Stay tuned for more information about digital and direct marketing. If you didn't get enough, you may also read:

"Top 7 Mistakes on Performance Based Online Advertising in Finland – and How to Get Them Right" or "How to Create An Effective Viral Marketing Campaign"

This one is also worth reviewing (I didn't write it) How to Brief Your Advertising Agency

As always, please share these articles with your friends and colleagues. Sharing knowledge helps everyone.

Subscribe to my blog via email CLICK HERE

Apr 14, 2010

Ad Man's Book Club: April 2010 Choice

Scientific Advertising - Claude C. Hopkins

My friend Aleksi put it well when he read this book. He said there are two ways to do advertising.

One, you trust that creativity and artistic hunches will make your advertising campaigns successful. Sometimes you hit a jackpot when your guess is right and your campaign increases your sales.

Two, you create advertising that sells, because you have studied and tested it, to find out what works in advertising, and why.

Claude Hopkins was the first author to do the latter. The book Scientific Advertising is written in 1923 and it was locked in a safe for 20 years because his boss thought the information in it was too valuable to be shared. For example, consider Hopkins' view on testing:

"Suppose a chemist would say in an arbitrary way that this compound was best, or that better. You would little respect his opinion. He makes tests – sometimes hundreds of tests – to actually know which is best. He will never state a supposition before he has proved it. How long before advertisers in general will apply that exactness to advertising?"

Scientific Advertising by Claude Hopkins is packed with metaphors like this. It's entertaining and informative book about advertising that works. Hopkins founded his beliefs in mail-order advertising, and then moved to general advertising because he thought it was easier business to succeed. Most famous products he has helped are Palmolive and Pepsodent.

I wrote a few articles ago that people like Drayton Bird, Rosser Reeves and David Ogilvy swore to Scientific Advertising's wisdom. Ogilvy says "Nobody should be allowed to have anything to do with advertising until they have read this book seven times." – I would make it eight.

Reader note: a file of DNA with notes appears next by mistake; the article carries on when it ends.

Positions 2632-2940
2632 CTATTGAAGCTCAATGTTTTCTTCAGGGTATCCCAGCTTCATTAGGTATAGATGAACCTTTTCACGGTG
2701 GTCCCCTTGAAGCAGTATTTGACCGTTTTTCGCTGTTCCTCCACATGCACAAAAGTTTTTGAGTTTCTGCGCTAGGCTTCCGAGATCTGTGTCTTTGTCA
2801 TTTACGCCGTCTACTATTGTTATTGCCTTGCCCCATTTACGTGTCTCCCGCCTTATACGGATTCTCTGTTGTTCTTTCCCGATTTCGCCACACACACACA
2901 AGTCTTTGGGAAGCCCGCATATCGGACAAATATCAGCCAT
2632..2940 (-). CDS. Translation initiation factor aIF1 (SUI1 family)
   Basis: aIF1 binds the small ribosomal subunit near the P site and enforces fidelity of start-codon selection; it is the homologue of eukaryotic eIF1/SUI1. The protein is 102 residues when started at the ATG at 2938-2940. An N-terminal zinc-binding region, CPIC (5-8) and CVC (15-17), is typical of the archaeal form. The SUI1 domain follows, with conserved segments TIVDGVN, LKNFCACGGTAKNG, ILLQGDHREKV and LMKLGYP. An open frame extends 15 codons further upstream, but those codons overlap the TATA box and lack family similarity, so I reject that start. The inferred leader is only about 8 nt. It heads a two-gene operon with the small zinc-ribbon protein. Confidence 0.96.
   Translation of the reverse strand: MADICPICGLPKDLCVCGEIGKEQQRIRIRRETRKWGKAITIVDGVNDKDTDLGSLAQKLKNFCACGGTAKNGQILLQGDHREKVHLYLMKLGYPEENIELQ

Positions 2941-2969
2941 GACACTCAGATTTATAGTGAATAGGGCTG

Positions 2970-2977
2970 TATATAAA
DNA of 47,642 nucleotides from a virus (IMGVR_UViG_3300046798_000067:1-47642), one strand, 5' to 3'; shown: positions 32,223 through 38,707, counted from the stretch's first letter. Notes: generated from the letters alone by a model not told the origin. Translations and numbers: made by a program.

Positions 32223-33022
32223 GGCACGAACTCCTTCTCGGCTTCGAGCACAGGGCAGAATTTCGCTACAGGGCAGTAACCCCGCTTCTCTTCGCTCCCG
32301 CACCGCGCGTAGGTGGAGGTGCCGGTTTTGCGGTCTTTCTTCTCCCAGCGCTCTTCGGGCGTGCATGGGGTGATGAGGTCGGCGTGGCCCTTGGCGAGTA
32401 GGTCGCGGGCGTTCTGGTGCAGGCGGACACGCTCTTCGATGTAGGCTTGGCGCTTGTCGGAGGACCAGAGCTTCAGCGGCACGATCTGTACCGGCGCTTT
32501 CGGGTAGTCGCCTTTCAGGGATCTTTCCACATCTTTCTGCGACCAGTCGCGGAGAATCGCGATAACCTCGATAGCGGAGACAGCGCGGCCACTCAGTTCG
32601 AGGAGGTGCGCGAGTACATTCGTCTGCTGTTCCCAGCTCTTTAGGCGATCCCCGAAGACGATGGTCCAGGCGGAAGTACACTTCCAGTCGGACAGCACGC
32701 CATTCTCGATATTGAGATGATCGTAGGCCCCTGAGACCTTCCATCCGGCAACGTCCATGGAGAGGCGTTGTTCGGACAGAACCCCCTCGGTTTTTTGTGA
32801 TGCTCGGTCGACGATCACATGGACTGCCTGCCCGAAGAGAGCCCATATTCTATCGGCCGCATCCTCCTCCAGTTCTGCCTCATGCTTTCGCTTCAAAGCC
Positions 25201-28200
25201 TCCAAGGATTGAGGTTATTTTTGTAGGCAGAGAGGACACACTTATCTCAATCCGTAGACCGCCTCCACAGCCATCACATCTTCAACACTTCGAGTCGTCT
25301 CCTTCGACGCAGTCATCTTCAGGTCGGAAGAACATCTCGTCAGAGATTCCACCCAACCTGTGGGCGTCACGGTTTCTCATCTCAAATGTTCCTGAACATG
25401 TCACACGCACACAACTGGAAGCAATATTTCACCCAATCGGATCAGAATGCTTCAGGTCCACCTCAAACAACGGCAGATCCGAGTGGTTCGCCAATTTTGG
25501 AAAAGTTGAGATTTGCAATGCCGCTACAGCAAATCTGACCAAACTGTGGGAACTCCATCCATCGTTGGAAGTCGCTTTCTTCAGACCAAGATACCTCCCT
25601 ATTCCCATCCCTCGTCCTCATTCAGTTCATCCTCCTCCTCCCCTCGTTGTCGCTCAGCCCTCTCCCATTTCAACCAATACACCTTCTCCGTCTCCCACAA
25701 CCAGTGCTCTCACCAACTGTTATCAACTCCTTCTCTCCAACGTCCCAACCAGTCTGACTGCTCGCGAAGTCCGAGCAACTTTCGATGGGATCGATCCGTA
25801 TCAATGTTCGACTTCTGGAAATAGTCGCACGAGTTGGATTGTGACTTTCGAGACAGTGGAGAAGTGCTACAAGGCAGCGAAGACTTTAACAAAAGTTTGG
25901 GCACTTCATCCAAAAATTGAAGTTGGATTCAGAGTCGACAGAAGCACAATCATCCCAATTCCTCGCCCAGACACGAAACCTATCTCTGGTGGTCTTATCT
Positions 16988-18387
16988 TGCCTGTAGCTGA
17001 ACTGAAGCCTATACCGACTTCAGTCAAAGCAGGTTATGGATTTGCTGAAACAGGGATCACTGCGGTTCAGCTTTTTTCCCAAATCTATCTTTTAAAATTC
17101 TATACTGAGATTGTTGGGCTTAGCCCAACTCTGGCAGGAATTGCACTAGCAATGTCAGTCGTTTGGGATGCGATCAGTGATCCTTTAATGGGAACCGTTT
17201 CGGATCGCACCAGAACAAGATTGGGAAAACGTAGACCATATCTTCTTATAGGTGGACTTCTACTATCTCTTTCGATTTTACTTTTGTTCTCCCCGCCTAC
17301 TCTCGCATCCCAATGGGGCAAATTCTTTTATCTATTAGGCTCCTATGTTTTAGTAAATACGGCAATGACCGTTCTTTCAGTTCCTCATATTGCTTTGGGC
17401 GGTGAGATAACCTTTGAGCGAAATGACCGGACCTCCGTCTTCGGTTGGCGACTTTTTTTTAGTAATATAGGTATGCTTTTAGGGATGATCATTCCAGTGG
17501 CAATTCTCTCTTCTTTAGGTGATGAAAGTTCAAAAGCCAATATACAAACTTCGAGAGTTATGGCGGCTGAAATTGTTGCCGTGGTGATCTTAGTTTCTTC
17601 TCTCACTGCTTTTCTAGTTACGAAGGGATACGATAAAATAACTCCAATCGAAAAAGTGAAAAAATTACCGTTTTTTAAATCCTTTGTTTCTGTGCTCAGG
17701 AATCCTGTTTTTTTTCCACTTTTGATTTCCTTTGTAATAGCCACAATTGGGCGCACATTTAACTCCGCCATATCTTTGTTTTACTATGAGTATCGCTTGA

Here is a link to buy the book or download it here for free

Apr 3, 2010

How to Increase Your Customer's Life-Time Value 300%

How much is one customer worth to you? Most companies spend their money to get new customers rather than to look after their best profit source – existing customers.

It's said that it's 15 times easier to sell more to an old customer than to get one new customer. Yet, most companies miss this opportunity. They try expensive advertising campaigns to get new customers without a clear plan what do once they get a customer.

Companies like American Express, Apple and Amazon.com know that it pays to look after your current customer because they are most likely to buy again and more from you.

Let's say, one customer is worth to you a thousand euros per year. What if I told how to double or triple your customer's value over the next 12 months?

Here is why it's wise and profitable to focus more your attention to your old customers:
  1. Your customer has the power to refer to his or her friends about your product or service.
  2. Your customer's Life-Time Value (LTV) goes up like an Apollo rocket if your every customer brings in two or three new customers.
Direct marketers call this a-friend-get-a-friend model. A fancier term for it is Viral Marketing. Here is my question to you: Have you asked for referrals from your customers?